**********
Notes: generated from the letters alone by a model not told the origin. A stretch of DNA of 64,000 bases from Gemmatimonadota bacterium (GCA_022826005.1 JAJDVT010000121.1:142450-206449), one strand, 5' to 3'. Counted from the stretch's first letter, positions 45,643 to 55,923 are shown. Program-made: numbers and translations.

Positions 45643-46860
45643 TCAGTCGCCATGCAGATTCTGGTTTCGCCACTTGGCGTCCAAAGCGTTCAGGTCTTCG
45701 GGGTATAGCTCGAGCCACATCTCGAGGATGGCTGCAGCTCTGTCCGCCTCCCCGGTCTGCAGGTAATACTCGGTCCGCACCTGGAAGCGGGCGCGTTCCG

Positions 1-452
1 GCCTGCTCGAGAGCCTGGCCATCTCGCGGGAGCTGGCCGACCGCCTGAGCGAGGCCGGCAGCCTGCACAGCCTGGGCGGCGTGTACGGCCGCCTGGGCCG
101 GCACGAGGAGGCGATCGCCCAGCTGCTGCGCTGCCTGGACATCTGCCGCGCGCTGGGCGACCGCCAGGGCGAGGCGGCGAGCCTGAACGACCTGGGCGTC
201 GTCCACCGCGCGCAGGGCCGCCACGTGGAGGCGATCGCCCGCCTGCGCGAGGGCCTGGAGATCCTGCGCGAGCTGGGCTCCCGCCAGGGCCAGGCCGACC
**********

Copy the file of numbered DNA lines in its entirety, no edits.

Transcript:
Notes: generated from the letters alone by a model not told the origin. A stretch of DNA of 64,000 bases from Gemmatimonadota bacterium (GCA_022826005.1 JAJDVT010000121.1:142450-206449), one strand, 5' to 3'. Counted from the stretch's first letter, positions 45,643 to 55,923 are shown. Program-made: numbers and translations.

Positions 45643-46860
45643 TCAGTCGCCATGCAGATTCTGGTTTCGCCACTTGGCGTCCAAAGCGTTCAGGTCTTCG
45701 GGGTATAGCTCGAGCCACATCTCGAGGATGGCTGCAGCTCTGTCCGCCTCCCCGGTCTGCAGGTAATACTCGGTCCGCACCTGGAAGCGGGCGCGTTCCG

Positions 1-452
1 GCCTGCTCGAGAGCCTGGCCATCTCGCGGGAGCTGGCCGACCGCCTGAGCGAGGCCGGCAGCCTGCACAGCCTGGGCGGCGTGTACGGCCGCCTGGGCCG
101 GCACGAGGAGGCGATCGCCCAGCTGCTGCGCTGCCTGGACATCTGCCGCGCGCTGGGCGACCGCCAGGGCGAGGCGGCGAGCCTGAACGACCTGGGCGTC
201 GTCCACCGCGCGCAGGGCCGCCACGTGGAGGCGATCGCCCGCCTGCGCGAGGGCCTGGAGATCCTGCGCGAGCTGGGCTCCCGCCAGGGCCAGGCCGACC